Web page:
This week editorial assistant Maisie Skidmore questions whether Marina Abramović’s celebrity collaborations in the run-up to the opening of the Marina Abramović Institute are compromising her reputation as a pioneer of long durational performance art. As ever, you can add your comments in the thread below.
Everybody is talking about Marina Abramović. From Jay Z’s reinterpretation of her iconic piece The Artist is Present earlier this month, in which he performed new song Picasso Baby for six hours straight in a star-studded event at New York’s Pace Gallery, to her rumoured involvement with Lady Gaga’s soon-to-be-released album Artpop, the self-appointed “grandmother of performance art” has been all over the shop of late.
What’s more, with the Marina Abramović Institute – the proposed home of long durational performance – currently being crowdfunded on Kickstarter, there doesn’t seem to be any sign of her scaling things back soon. All of which is pushing some critics to question whether her VIP affiliations and her encouragement of her audience’s desperation to meet her might be threatening to undermine the integrity which has, until now, sustained her reputation as one of the pioneers of the art form.
And a pioneer she most definitely is. From the work she made during her 12-year relationship with fellow performance artist Ulay, to the trailblazing piece The Artist is Present in which she sat in the MOMA for 736 hours engaging members of the general public in mutual gaze, her utilisation of her body as a medium has altered the traditions of performance art, encouraging active participation and provoking questions about the role of the Lacanian gaze in the genre of performance art. So, perhaps the ends she is working to really are concerned with the boundaries of performance.
Still, the means by which she is trying to reach them is certainly furrowing some brows. Late last week, for example, Lady Gaga released a film (NSFW) in which she practises “the Abramović method” at the MAI, posing naked in a forest, pressing crystals against her naked body and calling out for minutes at a time. This isn’t the first time Gaga and Marina have been linked, either; in a fundraising event for the MAI earlier this month Gaga took part in a marathon reading of the 1961 sci-fi work Solaris and the pair spent time together at a benefit in the Hamptons in late July. An unlikely friendship, perhaps, seeing as the video interview in which Gaga first expressed her admiration for Marina was considered by many to prove Gaga’s ignorance more than anything else.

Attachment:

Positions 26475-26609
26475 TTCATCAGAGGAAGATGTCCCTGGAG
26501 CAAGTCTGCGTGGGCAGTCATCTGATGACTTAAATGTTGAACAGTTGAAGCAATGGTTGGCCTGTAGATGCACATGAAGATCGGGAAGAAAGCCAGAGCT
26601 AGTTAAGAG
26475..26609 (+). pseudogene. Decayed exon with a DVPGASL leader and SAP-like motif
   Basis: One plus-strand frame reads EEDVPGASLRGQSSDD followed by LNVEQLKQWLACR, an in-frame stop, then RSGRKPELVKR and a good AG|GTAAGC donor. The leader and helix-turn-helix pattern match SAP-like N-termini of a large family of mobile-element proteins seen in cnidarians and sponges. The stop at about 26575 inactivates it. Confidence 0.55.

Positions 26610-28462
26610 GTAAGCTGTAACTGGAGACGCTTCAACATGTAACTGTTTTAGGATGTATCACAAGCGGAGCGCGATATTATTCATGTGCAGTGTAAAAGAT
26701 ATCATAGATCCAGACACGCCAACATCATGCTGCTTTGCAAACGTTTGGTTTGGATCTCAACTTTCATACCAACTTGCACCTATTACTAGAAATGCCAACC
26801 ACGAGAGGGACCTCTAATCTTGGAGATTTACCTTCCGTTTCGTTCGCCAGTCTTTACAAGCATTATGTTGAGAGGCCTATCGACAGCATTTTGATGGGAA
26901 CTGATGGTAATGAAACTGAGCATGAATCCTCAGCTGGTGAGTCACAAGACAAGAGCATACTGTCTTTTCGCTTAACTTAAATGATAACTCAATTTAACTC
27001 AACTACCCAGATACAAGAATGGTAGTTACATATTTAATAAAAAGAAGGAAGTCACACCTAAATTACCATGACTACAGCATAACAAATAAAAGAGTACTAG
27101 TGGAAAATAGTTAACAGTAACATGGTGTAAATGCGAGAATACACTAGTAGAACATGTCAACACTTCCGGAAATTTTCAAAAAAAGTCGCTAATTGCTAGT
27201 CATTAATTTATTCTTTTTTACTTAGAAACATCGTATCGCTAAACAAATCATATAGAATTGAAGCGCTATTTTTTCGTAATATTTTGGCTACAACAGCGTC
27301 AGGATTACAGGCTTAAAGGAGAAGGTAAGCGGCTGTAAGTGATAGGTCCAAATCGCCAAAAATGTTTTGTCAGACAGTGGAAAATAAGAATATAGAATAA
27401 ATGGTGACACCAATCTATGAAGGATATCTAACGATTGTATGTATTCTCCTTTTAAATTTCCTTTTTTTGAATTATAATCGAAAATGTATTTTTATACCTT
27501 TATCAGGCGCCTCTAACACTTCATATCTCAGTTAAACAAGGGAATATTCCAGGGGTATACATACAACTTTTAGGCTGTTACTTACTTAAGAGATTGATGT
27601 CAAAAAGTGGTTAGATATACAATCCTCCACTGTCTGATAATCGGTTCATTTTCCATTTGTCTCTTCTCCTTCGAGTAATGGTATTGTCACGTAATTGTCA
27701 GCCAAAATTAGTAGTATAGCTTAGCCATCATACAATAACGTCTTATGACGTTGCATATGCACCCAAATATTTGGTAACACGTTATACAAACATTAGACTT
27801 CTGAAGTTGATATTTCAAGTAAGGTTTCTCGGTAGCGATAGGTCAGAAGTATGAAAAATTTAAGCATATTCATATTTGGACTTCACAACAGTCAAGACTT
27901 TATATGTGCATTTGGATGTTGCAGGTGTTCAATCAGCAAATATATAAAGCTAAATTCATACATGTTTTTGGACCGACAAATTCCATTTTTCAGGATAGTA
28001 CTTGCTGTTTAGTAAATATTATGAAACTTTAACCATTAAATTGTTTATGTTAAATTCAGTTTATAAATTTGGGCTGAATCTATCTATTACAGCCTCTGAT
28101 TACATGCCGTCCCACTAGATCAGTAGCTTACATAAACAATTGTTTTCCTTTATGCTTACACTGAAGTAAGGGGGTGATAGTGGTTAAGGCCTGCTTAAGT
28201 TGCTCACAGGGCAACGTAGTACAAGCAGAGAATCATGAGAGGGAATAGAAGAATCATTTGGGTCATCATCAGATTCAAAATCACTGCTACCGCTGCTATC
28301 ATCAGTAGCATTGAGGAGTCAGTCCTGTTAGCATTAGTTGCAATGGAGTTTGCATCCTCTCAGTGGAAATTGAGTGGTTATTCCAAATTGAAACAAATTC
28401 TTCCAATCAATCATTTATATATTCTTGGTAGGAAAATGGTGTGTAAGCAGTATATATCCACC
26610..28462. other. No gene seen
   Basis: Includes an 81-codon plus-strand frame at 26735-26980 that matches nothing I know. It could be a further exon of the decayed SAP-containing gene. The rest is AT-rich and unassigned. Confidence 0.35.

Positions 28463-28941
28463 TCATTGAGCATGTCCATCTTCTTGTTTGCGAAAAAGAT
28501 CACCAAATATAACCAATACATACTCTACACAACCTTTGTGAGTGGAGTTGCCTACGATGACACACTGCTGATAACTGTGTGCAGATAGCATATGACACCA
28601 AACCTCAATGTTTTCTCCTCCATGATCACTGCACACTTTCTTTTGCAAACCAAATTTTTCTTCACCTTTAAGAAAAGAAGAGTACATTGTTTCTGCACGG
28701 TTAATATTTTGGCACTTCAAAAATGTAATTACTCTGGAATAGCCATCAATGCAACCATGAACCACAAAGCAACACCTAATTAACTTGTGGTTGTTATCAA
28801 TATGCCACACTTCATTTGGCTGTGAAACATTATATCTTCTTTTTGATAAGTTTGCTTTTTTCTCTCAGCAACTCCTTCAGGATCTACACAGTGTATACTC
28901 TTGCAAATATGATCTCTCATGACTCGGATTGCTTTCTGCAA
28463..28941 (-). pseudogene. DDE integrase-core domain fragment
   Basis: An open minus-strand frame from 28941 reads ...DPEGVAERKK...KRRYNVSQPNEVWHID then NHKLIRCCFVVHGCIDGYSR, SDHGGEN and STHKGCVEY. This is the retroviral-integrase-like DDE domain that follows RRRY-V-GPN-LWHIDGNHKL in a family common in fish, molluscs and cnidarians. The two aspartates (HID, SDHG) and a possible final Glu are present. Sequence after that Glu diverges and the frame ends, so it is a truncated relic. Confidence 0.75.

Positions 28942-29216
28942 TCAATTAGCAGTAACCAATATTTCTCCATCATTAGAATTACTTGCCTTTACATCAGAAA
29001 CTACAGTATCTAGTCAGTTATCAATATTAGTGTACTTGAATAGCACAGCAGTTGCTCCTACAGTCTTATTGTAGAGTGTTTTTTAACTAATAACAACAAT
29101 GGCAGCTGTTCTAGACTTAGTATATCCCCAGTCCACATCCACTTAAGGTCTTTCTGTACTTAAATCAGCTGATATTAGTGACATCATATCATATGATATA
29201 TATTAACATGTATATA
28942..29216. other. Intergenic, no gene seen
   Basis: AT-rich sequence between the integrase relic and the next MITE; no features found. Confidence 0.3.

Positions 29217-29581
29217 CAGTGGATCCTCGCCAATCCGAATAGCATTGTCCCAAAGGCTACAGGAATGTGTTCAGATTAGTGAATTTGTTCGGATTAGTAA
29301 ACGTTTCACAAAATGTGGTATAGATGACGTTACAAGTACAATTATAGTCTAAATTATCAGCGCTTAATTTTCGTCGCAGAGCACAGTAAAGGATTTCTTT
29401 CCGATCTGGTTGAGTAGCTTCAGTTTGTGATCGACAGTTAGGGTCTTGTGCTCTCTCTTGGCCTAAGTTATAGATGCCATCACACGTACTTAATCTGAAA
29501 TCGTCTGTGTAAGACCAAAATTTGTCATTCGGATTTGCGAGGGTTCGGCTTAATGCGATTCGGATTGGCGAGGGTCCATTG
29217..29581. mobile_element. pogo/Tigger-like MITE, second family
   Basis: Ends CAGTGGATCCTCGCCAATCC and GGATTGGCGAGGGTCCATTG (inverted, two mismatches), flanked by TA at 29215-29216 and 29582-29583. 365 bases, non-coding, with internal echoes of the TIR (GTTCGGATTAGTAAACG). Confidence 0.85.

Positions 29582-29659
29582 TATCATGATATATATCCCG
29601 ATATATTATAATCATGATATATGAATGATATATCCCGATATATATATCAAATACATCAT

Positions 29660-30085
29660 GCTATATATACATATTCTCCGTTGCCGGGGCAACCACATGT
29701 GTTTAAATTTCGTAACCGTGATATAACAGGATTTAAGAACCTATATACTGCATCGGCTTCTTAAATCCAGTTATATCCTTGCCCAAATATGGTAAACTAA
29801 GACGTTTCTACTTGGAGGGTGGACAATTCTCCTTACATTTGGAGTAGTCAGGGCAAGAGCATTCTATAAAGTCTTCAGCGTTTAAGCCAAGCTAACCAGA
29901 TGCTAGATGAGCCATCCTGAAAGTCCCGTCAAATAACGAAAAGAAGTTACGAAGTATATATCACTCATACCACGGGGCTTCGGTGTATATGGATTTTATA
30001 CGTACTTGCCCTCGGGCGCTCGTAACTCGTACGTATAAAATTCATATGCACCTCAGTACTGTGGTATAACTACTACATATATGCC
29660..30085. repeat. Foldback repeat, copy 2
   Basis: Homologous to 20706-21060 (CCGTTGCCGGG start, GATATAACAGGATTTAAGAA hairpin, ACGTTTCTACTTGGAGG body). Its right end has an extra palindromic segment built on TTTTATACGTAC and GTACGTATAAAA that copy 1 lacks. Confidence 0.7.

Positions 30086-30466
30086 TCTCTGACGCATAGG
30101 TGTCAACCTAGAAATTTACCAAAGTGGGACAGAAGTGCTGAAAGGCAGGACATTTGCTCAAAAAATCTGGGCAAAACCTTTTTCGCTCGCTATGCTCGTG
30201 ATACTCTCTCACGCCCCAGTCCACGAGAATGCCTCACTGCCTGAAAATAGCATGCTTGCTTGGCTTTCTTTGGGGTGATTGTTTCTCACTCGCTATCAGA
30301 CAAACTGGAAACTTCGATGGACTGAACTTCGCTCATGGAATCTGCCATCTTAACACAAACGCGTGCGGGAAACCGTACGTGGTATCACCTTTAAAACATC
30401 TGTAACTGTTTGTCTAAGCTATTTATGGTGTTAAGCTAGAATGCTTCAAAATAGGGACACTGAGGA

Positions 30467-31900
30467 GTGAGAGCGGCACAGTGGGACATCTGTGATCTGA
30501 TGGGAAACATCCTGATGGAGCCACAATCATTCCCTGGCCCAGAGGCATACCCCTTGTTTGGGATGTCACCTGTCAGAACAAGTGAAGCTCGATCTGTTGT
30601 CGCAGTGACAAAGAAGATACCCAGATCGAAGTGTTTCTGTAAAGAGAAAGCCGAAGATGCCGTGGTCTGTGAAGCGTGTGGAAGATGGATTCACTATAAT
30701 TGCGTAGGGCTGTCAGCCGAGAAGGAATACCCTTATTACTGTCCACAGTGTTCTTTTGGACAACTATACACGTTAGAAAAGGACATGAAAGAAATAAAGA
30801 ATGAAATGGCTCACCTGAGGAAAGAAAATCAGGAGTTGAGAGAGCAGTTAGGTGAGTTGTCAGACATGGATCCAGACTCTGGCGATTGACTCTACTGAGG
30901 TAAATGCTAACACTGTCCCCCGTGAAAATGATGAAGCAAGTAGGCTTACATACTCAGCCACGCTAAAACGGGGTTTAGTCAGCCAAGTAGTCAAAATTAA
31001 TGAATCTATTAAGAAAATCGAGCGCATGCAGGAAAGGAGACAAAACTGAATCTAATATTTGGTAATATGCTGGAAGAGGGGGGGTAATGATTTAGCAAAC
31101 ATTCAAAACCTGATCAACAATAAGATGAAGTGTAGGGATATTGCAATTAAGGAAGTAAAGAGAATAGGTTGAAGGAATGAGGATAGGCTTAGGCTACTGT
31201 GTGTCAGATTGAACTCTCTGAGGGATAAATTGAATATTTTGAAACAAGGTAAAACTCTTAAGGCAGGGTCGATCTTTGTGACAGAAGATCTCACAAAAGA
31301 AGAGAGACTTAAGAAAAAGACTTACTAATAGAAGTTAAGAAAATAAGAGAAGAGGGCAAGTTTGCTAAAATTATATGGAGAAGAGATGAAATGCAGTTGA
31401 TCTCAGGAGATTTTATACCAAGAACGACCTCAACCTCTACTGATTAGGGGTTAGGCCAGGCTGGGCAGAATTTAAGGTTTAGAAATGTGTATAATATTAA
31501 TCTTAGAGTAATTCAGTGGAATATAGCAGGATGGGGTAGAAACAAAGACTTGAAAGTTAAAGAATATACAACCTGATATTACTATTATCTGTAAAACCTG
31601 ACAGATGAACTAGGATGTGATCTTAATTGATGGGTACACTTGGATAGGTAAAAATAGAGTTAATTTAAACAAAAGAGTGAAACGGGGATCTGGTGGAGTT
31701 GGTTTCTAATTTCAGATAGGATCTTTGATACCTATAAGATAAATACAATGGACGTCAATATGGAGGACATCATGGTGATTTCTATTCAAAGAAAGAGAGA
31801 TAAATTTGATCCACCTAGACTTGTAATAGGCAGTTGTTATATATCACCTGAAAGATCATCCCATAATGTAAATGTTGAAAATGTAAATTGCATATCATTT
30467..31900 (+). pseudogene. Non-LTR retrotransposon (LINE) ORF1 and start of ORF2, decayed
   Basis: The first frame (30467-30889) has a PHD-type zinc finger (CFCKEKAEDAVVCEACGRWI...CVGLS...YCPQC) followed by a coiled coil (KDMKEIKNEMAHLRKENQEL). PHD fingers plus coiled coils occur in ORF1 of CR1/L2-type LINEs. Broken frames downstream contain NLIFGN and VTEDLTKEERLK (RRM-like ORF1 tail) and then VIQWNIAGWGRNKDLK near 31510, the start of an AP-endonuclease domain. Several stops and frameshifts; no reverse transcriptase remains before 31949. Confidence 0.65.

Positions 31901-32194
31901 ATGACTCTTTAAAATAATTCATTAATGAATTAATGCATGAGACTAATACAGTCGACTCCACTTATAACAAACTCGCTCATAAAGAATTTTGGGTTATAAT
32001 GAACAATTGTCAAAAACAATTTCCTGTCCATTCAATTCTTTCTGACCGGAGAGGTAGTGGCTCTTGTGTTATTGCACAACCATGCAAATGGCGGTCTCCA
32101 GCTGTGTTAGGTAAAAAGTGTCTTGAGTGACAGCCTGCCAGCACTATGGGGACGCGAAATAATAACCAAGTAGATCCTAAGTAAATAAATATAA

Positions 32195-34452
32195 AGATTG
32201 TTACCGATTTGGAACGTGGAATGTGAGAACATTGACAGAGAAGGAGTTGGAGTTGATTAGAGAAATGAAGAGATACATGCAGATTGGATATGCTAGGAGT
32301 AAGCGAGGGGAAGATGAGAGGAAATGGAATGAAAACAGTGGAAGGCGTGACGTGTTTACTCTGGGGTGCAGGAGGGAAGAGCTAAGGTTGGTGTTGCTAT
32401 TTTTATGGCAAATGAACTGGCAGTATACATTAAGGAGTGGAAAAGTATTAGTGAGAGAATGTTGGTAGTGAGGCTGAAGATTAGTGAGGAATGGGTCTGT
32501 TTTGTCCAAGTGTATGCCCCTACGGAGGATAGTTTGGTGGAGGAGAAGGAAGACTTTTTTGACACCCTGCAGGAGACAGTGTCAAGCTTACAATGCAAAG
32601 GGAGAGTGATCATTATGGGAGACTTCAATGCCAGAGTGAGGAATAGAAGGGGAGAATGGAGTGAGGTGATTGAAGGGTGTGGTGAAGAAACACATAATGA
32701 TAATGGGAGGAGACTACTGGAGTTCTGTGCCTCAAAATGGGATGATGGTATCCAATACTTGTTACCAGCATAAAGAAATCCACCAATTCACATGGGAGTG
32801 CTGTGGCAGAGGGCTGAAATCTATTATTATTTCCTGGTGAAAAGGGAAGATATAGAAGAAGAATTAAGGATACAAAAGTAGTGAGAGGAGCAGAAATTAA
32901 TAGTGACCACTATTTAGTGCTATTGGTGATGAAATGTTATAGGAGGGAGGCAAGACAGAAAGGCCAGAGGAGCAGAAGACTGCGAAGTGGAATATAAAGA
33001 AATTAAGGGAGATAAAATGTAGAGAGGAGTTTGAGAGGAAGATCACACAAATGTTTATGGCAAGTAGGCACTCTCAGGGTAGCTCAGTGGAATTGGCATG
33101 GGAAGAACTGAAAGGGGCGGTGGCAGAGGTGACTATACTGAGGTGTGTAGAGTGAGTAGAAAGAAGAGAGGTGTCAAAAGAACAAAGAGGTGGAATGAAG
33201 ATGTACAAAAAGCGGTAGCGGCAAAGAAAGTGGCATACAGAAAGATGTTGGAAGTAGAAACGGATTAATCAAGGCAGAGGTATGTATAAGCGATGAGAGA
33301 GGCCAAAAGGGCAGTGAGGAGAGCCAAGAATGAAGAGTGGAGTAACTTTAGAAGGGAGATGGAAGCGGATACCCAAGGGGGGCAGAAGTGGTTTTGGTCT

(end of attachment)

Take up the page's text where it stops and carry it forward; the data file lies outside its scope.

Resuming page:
In a further mingling of the ideas of art and celebrity, every backer to pledge $1 or more to the MAI’s Kickstarter will receive “a hug from Marina Abramović” in a live event called The Embrace, bringing to mind rapidly the hype around her MOMA retrospective when audience members queued for days to sit with her.
Being involved with pop culture is one thing, but performing with rappers? Hanging out with Lady Gaga? Offering hugs in exchange for dollars? Something seems to have gone awry, here; Marina’s drastic commercialisation in the run-up to the opening of her institute is more akin to the desperate ploys of an attention-hungry popstar than a pioneering performance artist. Let’s just hope the ends justifies the means.
- The creative team behind John Grant’s post-apocalyptic world
- They have beauty, they have grace, they are Jack Mears’ ceramic dogs
- Caroline Tompkins deftly captures goggle marks, swim caps and foam floats
- Illustrator Jan Robert Duennweller's erratic style creates "visual headlines"
- Réka Neszmélyi's boundary breaking identity for Hungarian Bánkitó Cultural & Music Festival 2016
- Five things to remember as a young creative
- Benedict Redgrove’s beautifully hypnotic film about how a tennis ball is created
- Tommy Cash subverts the tropes of rap videos with a fleshy celebration of the human body (NSFW)
- Ian Davis’ picturesque paintings of bureaucratic dystopia
- Is it ever OK to work for free?
- Pentagram unveils refresh of Mastercard’s brand mark and identity
- Peter Saville and Tate Design Studio create beer can artwork for Switch House pale ale